Big Data types Structured, Unstructured & Semi-structured
Writer : Mis. Rossela Ilkan
There has never been a time when technology has been so advanced in our world. We are constantly being bombarded by technology in every aspect of our lives. There has been a tremendous increase in data in recent decades due to the widespread use of mobile phones, social networks, streaming video, and IoT (Internet of Things).
It's possible to use these data to educate and grow an organization if we are able to exploit, process, and display them correctly. We can, for example, figure out why a business is ranked where it is in relation to competitors, make sales forecasts for the future, and gain extensive market knowledge through these techniques.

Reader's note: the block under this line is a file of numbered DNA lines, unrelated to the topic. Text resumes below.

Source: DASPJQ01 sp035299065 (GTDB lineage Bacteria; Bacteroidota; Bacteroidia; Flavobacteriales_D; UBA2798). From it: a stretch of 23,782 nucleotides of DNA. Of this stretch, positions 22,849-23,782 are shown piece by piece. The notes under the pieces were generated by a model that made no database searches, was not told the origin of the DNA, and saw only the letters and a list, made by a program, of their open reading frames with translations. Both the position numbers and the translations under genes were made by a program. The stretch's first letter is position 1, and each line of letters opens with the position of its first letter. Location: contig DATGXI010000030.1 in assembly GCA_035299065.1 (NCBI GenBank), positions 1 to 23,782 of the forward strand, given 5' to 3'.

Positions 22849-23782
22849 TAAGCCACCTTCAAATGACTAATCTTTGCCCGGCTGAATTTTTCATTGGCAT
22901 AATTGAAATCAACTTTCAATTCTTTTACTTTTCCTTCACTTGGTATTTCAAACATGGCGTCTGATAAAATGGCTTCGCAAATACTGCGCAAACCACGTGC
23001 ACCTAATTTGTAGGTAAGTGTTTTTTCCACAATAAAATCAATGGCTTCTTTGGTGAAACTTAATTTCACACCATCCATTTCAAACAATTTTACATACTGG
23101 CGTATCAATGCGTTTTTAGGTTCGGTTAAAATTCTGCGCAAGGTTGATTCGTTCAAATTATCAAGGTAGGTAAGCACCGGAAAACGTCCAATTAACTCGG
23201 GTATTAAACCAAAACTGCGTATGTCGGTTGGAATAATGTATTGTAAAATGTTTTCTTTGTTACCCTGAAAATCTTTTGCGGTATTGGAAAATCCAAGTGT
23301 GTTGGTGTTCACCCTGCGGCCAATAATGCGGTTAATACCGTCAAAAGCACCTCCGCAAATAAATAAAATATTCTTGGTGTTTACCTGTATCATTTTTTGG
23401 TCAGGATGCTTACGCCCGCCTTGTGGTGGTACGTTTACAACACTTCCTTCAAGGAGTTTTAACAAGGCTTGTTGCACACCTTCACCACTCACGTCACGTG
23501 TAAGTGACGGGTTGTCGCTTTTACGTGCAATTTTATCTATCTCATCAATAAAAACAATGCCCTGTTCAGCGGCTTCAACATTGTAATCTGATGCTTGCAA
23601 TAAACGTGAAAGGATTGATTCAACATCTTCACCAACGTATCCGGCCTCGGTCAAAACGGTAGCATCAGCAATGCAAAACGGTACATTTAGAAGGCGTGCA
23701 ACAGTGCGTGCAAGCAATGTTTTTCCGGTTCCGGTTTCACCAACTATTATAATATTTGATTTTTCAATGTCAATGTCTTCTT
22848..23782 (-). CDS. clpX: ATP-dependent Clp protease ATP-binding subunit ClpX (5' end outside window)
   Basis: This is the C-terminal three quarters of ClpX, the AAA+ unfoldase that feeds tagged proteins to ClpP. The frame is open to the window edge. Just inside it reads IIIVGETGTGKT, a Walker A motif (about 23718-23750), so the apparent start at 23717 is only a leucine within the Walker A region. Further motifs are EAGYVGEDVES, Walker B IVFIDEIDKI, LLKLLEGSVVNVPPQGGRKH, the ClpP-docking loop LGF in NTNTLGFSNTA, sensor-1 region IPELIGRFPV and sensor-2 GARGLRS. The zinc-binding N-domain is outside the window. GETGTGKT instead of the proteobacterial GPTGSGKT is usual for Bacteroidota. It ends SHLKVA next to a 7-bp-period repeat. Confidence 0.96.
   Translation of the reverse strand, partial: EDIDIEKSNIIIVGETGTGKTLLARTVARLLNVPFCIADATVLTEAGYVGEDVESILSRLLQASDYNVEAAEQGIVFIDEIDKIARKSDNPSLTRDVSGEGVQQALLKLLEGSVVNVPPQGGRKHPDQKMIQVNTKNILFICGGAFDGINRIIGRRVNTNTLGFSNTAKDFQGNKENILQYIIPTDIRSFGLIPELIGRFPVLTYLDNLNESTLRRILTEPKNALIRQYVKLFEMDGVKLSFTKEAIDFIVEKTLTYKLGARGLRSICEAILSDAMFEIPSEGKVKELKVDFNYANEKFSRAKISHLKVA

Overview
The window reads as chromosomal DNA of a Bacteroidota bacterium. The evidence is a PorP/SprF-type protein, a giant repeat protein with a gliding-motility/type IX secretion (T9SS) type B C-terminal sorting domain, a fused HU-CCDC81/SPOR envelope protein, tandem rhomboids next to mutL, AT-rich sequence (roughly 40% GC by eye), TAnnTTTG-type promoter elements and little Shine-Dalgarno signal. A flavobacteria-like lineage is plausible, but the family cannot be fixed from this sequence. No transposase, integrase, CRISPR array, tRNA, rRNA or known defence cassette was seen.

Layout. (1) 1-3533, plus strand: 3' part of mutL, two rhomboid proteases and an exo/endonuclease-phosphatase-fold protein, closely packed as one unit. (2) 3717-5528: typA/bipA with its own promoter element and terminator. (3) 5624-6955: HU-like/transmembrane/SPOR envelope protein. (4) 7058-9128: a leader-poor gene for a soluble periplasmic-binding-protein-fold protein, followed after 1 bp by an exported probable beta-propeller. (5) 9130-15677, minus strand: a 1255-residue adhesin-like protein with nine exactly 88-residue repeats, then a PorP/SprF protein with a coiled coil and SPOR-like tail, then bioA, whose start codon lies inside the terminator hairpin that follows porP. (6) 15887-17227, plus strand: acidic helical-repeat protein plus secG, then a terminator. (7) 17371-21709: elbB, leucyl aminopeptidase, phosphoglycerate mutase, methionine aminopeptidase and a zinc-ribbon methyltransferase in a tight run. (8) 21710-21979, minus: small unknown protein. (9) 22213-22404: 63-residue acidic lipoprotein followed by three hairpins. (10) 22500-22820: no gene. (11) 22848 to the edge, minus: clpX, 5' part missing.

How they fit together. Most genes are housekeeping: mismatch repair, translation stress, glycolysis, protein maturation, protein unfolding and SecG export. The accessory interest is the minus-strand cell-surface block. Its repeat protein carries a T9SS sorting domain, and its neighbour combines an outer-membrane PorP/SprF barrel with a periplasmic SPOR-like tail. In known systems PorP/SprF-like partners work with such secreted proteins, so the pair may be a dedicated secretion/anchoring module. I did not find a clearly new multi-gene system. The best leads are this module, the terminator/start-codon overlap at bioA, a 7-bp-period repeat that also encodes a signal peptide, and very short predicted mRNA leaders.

Here, we'll go over the fundamentals of Big Data by examining the core principles of Big Data, as well as its applications and tools.
What is Big Data?
Newly coined "Big Data" refers to data that can't be stored or processed by conventional data storage and processing equipment. Humans and machines are generating enormous amounts of data, and as a result, the data are becoming increasingly complex and expansive, making it impossible for them to be analyzed in a relational database. Large amounts of data can provide organizations with valuable insights that help them make better business decisions when properly analyzed with modern tools.
Types of Big Data